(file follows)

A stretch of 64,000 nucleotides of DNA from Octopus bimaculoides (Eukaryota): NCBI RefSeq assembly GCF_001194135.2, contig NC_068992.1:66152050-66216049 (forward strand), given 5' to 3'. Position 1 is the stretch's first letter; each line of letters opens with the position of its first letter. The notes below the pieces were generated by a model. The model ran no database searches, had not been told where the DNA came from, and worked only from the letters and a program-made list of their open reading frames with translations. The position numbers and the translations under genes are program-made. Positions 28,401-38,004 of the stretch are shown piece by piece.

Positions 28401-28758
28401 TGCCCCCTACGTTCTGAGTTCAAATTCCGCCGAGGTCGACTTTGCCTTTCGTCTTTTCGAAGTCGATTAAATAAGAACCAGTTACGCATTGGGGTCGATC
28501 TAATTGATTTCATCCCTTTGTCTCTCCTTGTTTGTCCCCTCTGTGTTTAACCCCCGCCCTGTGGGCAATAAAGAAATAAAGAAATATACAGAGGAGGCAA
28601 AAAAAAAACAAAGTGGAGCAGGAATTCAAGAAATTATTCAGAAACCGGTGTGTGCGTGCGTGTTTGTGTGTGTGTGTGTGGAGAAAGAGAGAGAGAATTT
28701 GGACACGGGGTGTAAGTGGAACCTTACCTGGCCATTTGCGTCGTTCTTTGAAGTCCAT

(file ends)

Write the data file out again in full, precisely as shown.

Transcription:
A stretch of 64,000 nucleotides of DNA from Octopus bimaculoides (Eukaryota): NCBI RefSeq assembly GCF_001194135.2, contig NC_068992.1:66152050-66216049 (forward strand), given 5' to 3'. Position 1 is the stretch's first letter; each line of letters opens with the position of its first letter. The notes below the pieces were generated by a model. The model ran no database searches, had not been told where the DNA came from, and worked only from the letters and a program-made list of their open reading frames with translations. The position numbers and the translations under genes are program-made. Positions 28,401-38,004 of the stretch are shown piece by piece.

Positions 28401-28758
28401 TGCCCCCTACGTTCTGAGTTCAAATTCCGCCGAGGTCGACTTTGCCTTTCGTCTTTTCGAAGTCGATTAAATAAGAACCAGTTACGCATTGGGGTCGATC
28501 TAATTGATTTCATCCCTTTGTCTCTCCTTGTTTGTCCCCTCTGTGTTTAACCCCCGCCCTGTGGGCAATAAAGAAATAAAGAAATATACAGAGGAGGCAA
28601 AAAAAAAACAAAGTGGAGCAGGAATTCAAGAAATTATTCAGAAACCGGTGTGTGCGTGCGTGTTTGTGTGTGTGTGTGTGGAGAAAGAGAGAGAGAATTT
28701 GGACACGGGGTGTAAGTGGAACCTTACCTGGCCATTTGCGTCGTTCTTTGAAGTCCAT